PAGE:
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Publication numberUS4483329 A
Publication typeGrant
Application numberUS 06/523,849
Publication dateNov 20, 1984
Filing dateAug 17, 1983
Priority dateSep 24, 1981
Fee statusPaid
Publication number06523849, 523849, US 4483329 A, US 4483329A, US-A-4483329, US4483329 A, US4483329A
InventorsDesmond E. Shamos
Original AssigneeShamos Desmond E
Export CitationBiBTeX, EndNote, RefMan
External Links: USPTO, USPTO Assignment, Espacenet
Device and method for the reduction of lumbar lordosis
US 4483329 A
Abstract
A device for reducing lumbar lordosis. The device is shaped to fit the sacral area of a supine patient to provide support for the apex of the sacrum of such a supine patient. The body weight of such a supine patient will then have the effect of biasing the sacrum to reduce lumbar lordosis and thereby alleviate low backache.
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Claims(9)
I claim:
1. A method of reducing lumbar lordosis in a patient, the method comprising causing a patient to lie supine on a surface, and positioning a support device in the sacral area of the patient to support the apex of the patient's sacrum without providing support for the base of the patient's sacrum for the patient's body weight to displace the sacral base posteriorly and to displace the apex anteriorly to reduce lumbar lordosis.
2. A device for reducing lumbar lordosis, the device comprising a wedge member having a base surface to support the device on a supporting surface, and having an upper surface to be directed upwardly during use, the upper surface being curved to generally match the curvature of the apex zone of an average sacrum, and the device being shaped to fit the sacral area of a supine patient for the upper surface to engage with and to provide support for the apex zone of the sacrum of such a supine patient without the wedge member providing support for the base of the sacrum for the patient's body weight to bias the sacrum to reduce lumbar lordosis.
3. A device according to claim 2, in which the upper surface is curved to be complementary to the curvature of the apex of an average sacrum.
4. A device, for reducing lumbar lordosis, the device comprising a wedge member having a base surface to support the device on a supporting surface, and having an upper surface to be directed upwardly during use, the device including a trailing end to be directed towards the head of a patient during use, and an opposed leading end, and having the upper surface diverging away from the base surface from the trailing end to a peak adjacent the leading end of the device, the upper surface being curved to be complementary to the curvature of the apex zone of an average sacrum, and the device being shaped to fit the sacral area of a supine patient for the upper surface to engage with and to provide support for the apex zone of the sacrum of such a supine patient for the patient's body weight to bias the sacrum to reduce lumbar lordosis.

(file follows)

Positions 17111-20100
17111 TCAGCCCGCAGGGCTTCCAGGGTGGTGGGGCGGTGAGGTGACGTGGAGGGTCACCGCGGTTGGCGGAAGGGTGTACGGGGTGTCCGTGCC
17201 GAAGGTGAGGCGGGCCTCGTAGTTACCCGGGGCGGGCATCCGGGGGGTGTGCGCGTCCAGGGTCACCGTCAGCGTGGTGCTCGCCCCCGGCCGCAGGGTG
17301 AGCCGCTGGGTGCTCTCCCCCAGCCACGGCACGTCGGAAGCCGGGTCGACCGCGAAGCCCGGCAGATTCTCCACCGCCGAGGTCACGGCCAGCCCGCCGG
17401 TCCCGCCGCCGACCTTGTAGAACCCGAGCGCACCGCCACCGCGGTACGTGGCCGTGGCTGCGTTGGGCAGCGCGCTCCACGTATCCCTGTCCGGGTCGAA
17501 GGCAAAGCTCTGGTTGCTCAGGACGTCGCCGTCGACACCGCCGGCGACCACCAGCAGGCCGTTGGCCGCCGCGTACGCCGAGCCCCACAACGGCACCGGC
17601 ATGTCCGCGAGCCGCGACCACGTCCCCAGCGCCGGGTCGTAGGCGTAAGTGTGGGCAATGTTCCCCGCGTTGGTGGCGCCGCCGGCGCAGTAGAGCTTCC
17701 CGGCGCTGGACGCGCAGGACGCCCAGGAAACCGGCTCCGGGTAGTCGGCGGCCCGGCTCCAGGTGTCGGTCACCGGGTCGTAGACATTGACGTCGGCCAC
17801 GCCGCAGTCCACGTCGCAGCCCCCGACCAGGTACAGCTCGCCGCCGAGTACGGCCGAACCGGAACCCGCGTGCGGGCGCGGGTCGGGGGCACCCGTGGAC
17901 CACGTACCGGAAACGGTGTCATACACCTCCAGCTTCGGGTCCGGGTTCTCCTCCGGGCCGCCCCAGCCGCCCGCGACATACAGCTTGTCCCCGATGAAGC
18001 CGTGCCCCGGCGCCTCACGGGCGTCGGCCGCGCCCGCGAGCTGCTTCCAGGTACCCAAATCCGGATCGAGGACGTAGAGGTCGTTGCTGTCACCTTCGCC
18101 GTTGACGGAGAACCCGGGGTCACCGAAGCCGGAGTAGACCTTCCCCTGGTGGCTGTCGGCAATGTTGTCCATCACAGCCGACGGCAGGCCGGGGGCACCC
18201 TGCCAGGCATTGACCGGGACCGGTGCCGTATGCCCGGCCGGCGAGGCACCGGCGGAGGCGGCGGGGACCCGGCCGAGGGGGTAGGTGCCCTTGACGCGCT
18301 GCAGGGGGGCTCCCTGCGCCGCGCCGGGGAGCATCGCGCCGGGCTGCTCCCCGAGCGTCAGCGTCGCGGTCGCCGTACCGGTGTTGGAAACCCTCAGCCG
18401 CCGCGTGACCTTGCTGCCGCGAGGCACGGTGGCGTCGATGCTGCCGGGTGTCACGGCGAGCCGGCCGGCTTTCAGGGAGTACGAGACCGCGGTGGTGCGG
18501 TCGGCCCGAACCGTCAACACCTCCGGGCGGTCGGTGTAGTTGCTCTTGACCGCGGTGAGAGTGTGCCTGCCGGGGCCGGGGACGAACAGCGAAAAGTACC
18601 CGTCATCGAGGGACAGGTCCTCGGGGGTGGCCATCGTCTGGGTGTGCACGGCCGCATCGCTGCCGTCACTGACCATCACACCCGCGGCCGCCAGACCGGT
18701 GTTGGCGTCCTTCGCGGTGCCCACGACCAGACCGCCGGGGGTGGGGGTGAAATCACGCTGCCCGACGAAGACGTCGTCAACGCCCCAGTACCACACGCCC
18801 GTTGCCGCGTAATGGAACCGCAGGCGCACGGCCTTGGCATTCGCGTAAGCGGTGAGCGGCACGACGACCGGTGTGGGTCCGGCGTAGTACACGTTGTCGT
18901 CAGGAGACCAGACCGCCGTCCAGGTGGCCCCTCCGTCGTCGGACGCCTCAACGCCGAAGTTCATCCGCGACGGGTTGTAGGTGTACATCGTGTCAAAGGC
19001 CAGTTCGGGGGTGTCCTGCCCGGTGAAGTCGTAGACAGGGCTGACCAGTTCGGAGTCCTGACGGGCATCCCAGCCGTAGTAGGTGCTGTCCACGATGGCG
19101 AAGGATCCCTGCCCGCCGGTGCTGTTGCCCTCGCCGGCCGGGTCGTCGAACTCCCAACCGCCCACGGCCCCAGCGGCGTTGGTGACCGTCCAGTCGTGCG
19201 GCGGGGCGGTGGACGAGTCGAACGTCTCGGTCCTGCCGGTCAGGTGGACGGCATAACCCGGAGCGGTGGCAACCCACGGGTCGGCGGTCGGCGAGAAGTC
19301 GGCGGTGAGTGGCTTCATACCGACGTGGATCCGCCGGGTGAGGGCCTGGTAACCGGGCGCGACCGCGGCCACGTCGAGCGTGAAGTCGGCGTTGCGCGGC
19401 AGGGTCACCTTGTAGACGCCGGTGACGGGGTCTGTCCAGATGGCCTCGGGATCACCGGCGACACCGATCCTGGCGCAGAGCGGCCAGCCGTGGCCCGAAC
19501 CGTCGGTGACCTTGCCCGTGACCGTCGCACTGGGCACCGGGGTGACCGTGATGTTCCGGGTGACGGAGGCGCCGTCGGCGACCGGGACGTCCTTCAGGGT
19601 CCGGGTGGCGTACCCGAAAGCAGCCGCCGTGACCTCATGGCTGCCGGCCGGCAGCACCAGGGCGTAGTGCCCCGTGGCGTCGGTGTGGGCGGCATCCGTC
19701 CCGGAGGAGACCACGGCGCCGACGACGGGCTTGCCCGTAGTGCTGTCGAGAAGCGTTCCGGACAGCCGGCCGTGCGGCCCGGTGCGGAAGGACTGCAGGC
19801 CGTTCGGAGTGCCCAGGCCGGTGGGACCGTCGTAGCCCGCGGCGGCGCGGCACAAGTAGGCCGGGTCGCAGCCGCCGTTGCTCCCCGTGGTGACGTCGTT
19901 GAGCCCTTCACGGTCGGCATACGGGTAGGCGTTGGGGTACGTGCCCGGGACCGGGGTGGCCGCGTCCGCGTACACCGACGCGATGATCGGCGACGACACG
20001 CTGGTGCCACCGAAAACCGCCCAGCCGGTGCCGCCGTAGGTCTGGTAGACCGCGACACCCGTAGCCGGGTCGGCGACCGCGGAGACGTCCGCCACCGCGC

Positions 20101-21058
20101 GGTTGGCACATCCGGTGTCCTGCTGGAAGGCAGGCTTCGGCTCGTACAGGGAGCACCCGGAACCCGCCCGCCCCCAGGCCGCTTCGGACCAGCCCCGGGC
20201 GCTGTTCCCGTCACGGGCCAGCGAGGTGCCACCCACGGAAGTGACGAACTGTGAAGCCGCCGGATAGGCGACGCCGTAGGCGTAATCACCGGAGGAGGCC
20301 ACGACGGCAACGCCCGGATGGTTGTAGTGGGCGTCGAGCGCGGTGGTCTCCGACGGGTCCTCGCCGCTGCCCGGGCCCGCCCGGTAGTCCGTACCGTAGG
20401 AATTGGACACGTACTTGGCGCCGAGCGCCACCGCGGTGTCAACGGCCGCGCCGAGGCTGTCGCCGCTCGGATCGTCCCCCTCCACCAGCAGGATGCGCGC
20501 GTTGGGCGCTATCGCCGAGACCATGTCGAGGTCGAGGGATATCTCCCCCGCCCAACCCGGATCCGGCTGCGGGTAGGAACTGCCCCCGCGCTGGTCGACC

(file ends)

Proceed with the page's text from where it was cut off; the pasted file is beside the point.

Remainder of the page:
5. A device according to claim 4, in which the upper surface diverges relatively to the base surface to provide the upper surface at an inclination corresponding generally with the inclination which an average sacrum apex should have for a proper lumbar profile when a patient is resting supine on a surface on which the base surface of the device is supported.
6. A device according to claim 5, in which the device has an enlarged base plate defining the base surface on one side thereof and a support surface on the opposed side thereof, and in which the support surface has an elongated recess for receiving the spinous process of a patient while supporting the pelvis of a supine patient on the support surface.
7. A device according to claim 6, which is adjustable to adjust the inclination of the upper surface relatively to the base surface.
8. A device according to claim 4, in which the device has two opposed sides which taper inwardly towards each other in the direction of the peak of the device.
9. A device according to claim 5, in which the upper surface is inclined to reduce the lumbo-sacral angle of a patient using the device, by about 1.
Description

This is a continuation of application, Ser. No. 305,176, filed Sept. 24, 1981 now abandoned.

This invention relates to a device for and to a method for reducing lumbar lordosis.

Many people suffer from low backache or backache in the lumbar region of the spine. This can be attributable to bad posture or to an excess of weight in the stomach area. Overweight people and pregnant women frequently have backache in the lumbar region. The backache results from lumbar lordosis caused by the unbalanced weight distribution pulling the lumbar region of the spine in the anterior direction. This causes an increase in the lumbosacral angle, and is accompanied by pivotal movement of the sacrum for the sacral base to move anteriorly and for the apex of the sacrum to move posteriorly.